2017 - the year in review

Here is my annual round-up of cases concerning sexual orientation discrimination that were considered by the European Court of Human Rights this year, along with some other comments and information. 

The Court's year in review 

In January, the Court declared the application in M.B. v Spain, which concerned a complaint by a lesbian asylum seeker resisting deportation to Cameroon, partly inadmissible and struck out the remainder. The Court also declared inadmissible the application in H.A. and H.A. v Norway in which one of the applicants sought to resist his deportation to Iran because, among other reasons, his father had alleged that he was homosexual. 

In February, the Court upheld complaints brought by a number of gay rights activists in Lashmankin and Others v Russia about refusals to allow them to hold a number of "gay pride" and other events. The Court also upheld the complaint in Rubio Dosamantes v Spain, finding that Spanish authorities had failed in their positive obligation to protect the applicant - a pop singer who is famous in Spain - from remarks made on television about her (homosexual) sexual orientation.

In March, the Court struck out Hörmann and Others v Austria which concerned discrimination in respect of the premises in which couples could marry or form a registered partnership. 

In June, the Court held in Bayev and Others v Russia that "homosexual propaganda" laws in the Russian Federation are in violation of the Convention.  

In October, the Court held in Ratzenböck and Seydl v Austria that denying a different-sex couple the opportunity to enter into a registered partnership (a legal institution exclusively reserved for same-sex couples) does not amount to a violation of the Convention. 

In December, the Court held in Orlandi and Others v Italy that Italy violated the Convention by refusing to give some legal recognition to same-sex couples married abroad. 
The best of the year

One of the Court's strongest endorsements of sexual orientation equality this year can be found in Bayev and Others v Russia in which the Court found that laws in the Russian Federation designed to suppress public discussion of homosexuality amount to a violation of the Convention. The Court stated that "by adopting such laws the authorities reinforce stigma and prejudice and encourage homophobia, which is incompatible with the notions of equality, pluralism and tolerance inherent in a democratic society". Moreover, the Court considered such laws to perpetuate and reinforce ideas about "the inferiority of same-sex relationships compared with opposite-sex relationships" and, therefore, express "a predisposed bias on the part of the heterosexual majority against the homosexual minority".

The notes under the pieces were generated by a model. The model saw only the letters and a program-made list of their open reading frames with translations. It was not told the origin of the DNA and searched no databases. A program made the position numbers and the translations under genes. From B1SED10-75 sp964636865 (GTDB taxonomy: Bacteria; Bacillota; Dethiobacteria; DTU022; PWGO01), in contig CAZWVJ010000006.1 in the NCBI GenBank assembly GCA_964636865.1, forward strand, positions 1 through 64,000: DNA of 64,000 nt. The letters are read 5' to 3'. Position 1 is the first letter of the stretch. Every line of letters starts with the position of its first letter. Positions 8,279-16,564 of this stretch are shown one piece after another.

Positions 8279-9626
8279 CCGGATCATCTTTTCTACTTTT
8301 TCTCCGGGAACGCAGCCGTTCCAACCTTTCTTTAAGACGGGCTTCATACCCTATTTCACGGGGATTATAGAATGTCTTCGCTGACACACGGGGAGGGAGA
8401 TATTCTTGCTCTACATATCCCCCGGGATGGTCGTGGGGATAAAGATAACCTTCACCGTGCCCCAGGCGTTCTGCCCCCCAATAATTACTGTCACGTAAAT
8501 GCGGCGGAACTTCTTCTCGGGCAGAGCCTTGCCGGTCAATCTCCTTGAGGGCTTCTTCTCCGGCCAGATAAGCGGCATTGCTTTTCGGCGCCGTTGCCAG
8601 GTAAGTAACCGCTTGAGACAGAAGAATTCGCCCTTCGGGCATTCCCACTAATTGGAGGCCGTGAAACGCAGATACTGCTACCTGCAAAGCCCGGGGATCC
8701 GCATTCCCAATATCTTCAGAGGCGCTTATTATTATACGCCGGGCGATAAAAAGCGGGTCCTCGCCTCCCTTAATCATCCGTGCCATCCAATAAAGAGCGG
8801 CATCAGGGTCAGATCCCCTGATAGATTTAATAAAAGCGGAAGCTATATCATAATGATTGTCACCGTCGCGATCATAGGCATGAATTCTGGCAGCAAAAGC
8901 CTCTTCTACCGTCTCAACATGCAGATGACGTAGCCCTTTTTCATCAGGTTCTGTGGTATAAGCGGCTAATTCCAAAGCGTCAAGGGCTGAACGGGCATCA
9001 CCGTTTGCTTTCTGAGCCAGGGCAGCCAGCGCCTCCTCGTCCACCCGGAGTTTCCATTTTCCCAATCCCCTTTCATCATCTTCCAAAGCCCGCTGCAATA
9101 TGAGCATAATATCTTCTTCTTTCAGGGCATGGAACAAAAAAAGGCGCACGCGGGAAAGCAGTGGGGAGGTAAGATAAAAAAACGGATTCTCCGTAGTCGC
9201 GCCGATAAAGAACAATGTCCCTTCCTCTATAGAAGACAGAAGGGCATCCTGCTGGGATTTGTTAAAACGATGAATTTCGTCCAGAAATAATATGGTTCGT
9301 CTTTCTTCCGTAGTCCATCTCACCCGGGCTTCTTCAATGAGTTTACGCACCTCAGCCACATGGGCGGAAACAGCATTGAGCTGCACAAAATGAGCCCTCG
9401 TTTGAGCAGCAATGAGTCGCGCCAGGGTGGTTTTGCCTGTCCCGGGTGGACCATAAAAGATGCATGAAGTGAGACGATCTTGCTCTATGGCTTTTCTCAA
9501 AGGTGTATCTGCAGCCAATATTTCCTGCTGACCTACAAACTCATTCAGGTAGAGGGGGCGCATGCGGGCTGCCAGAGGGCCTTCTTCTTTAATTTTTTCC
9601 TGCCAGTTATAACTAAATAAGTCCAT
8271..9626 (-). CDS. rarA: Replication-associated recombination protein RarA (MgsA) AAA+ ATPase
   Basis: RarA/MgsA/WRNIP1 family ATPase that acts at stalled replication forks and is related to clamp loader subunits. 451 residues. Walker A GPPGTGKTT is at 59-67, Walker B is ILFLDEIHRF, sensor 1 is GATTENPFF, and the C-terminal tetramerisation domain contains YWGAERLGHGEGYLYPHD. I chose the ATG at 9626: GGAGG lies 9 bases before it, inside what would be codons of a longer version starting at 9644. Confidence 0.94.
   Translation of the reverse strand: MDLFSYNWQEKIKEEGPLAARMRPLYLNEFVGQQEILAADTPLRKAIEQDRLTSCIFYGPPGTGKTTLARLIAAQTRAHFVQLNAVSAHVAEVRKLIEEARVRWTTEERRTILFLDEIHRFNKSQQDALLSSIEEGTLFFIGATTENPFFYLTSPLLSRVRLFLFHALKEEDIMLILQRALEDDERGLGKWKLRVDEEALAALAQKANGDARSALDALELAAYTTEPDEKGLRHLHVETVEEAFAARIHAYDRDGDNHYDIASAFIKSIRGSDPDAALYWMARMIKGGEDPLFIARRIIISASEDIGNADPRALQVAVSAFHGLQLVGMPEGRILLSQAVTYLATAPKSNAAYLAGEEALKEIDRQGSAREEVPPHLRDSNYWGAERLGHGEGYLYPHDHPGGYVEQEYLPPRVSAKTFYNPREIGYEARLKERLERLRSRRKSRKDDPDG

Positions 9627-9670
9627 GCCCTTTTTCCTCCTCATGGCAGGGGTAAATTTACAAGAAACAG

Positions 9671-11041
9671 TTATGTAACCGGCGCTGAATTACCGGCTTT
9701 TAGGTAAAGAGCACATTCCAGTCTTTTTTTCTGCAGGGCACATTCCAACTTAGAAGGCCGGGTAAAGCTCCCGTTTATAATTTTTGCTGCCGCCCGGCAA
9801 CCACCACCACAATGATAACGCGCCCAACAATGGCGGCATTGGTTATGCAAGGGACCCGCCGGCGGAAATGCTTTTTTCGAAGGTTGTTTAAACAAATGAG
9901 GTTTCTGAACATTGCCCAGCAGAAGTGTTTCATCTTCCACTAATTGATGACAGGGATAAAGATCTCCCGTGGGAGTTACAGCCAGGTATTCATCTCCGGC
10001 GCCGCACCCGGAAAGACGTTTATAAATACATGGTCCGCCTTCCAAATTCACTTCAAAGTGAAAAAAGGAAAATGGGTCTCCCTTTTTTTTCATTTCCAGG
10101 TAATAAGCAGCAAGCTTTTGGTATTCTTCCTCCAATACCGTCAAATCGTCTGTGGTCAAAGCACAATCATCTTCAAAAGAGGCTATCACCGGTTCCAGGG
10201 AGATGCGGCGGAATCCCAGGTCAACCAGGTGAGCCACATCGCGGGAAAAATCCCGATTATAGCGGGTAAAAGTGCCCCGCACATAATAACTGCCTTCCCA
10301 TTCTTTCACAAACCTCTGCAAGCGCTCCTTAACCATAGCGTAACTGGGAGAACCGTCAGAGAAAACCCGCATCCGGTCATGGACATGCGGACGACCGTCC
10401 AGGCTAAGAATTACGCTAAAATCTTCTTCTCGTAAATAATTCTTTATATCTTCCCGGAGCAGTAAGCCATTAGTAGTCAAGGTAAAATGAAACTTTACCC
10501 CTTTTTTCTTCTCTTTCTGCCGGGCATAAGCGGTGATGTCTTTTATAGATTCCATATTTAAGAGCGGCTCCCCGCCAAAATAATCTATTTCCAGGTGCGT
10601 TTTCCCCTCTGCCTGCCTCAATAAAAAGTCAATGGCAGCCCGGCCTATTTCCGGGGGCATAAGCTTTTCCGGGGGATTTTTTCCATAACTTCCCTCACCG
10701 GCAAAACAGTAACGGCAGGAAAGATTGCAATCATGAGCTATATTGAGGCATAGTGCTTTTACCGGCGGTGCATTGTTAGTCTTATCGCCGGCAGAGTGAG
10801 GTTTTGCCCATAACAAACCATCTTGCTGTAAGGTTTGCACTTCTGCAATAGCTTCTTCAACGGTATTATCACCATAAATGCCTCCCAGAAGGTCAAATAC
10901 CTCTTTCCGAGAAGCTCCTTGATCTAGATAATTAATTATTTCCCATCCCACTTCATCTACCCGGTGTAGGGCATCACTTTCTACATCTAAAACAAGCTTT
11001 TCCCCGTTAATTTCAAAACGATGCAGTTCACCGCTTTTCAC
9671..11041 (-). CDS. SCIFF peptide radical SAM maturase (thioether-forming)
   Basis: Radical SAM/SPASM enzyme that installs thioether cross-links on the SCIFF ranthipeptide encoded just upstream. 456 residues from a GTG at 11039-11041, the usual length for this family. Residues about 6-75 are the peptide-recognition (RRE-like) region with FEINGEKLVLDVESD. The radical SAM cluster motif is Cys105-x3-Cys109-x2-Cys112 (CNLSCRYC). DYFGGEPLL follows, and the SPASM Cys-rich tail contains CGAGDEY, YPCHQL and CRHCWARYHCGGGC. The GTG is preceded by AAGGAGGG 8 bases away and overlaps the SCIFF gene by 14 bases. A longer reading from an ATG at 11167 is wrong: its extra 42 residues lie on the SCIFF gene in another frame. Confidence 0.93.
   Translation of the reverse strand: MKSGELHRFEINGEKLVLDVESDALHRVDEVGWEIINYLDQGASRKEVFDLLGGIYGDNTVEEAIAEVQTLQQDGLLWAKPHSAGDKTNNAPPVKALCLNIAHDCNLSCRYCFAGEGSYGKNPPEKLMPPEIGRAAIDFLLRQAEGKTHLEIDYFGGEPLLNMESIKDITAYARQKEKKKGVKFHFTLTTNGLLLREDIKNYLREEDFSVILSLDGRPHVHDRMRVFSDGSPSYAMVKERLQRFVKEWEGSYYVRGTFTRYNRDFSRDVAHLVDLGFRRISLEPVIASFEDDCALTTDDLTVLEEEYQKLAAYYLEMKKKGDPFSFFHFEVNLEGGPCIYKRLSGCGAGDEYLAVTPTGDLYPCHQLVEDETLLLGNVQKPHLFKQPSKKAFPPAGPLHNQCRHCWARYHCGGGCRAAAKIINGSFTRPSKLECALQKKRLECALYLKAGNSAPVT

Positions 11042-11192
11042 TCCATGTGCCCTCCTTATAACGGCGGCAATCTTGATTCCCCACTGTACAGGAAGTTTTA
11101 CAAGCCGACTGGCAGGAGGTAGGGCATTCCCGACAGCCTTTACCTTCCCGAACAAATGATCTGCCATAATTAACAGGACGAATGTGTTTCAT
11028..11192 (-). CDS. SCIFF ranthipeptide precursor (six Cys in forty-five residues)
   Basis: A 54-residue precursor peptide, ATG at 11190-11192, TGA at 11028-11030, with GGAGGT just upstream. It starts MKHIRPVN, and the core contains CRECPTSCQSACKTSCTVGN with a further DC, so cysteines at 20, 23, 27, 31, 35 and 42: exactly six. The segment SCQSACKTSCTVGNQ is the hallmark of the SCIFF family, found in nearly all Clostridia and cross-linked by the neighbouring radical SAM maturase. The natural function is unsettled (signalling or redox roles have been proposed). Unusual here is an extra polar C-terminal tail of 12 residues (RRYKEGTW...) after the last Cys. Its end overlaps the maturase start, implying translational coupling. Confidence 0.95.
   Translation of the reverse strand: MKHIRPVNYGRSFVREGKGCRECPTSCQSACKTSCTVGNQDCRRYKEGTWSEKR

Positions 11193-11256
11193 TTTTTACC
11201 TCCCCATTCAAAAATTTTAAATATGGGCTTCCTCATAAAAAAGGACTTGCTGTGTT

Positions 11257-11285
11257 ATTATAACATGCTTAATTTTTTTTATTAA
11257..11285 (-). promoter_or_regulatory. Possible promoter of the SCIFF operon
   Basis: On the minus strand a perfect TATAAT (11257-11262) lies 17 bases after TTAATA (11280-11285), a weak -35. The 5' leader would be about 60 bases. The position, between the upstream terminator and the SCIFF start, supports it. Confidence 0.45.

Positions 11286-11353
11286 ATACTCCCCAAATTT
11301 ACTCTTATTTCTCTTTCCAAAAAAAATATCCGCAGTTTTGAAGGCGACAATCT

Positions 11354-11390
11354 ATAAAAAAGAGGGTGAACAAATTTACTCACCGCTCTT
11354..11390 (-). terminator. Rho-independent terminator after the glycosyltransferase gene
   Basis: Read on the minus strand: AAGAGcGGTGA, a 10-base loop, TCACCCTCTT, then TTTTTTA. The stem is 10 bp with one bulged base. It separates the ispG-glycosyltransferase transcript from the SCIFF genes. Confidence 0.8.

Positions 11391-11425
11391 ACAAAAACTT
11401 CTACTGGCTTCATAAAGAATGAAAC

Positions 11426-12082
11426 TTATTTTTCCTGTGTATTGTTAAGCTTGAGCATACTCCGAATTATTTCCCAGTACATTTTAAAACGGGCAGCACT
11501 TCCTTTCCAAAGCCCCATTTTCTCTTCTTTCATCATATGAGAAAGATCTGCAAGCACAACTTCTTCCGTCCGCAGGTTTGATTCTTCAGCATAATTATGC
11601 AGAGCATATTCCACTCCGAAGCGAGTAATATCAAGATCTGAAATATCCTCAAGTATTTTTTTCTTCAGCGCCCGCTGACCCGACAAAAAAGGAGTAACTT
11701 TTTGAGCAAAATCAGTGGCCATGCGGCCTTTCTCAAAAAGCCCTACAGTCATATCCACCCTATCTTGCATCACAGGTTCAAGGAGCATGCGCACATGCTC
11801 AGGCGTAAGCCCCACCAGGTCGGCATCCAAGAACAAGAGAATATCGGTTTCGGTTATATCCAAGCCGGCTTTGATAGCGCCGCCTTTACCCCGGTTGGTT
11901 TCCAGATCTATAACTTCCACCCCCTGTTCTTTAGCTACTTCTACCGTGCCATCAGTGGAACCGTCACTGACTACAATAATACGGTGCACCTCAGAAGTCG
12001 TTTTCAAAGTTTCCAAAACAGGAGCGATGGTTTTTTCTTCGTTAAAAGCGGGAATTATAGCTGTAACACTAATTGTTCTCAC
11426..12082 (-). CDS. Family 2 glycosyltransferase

The worst of the year

The remarks made by Judge Pejchal and Judge Wojtyczek in their separate opinion in Orlandi and Others v Italy constitute, for me, the low point of the year in the Court's jurisprudence on sexual orientation discrimination. Judge Pejchal and Judge Wojtyczek's argument, for instance, that "the family unit is founded primarily by a man and a woman through marriage" appears to reflect a desire to return to a time when the "family life" protections guaranteed by Article 8 of the Convention excluded same-sex couples. Silvia Falcetta calls the remarks made by Judge Pejchal and Judge Wojtyczek on same-sex relationships "disturbing" and suggests some might see them as "completely ludicrous". 

In another case, Bayev and Others v RussiaJudge Dedov also made some remarks which some said were "outrageously homophobic" and "indefensible to the Western mentality".

As I argued here, the expression of "homophobic" ideas in the Court is not uncommon and Judges Dedov, Pejchal and Wojtyczek are merely the latest in a long list of Strasbourg judges and former commissioners who have publicly expressed their antipathy for same-sex relationships. I think we should thank them for "coming out" with their views, because they have provided those of us who aim to eliminate discrimination based on sexual orientation, by way of the European Convention on Human Rights, with a useful reminder: not all those in Strasbourg share our aspirations. 

Blog stats

In the time since I began this blog in February 2013, the stats page has recorded a total of 190,545 page views (which is 57,743 more since this time last year). Here is a list of the top ten countries by page views of all time: 

My work this year

This year I was pleased to make a podcast available from the "Going to Strasbourg" oral history project. 

I published the following academic articles: 

I published the chapter "Beliefs about the European Court of Human Rights in the UK Parliament" in the book Law in Popular Belief: Myth and Reality.

With Dr Silvia Falcetta I completed research on the utility of Article 3 of the Convention for addressing discrimination on the grounds of sexual orientation that will be published in European Law Review soon.

Shorter pieces of writing include an article in the Huffington Post on the so-called "Turing Pardons", an article on the European Courts website regarding whether the Strasbourg Court will solve the conundrum of same-sex marriage in Northern Ireland, and the text of a "Pint of Science" talk on gay rights as human rights. 

Thanks very much and Happy New Year

I want to thank everyone who has read this blog over the year for their interest. Many thanks indeed to those of you who have written to me personally - it is always great to hear from you.

I wish you all a very happy, a very peaceful, and a very prosperous 2018.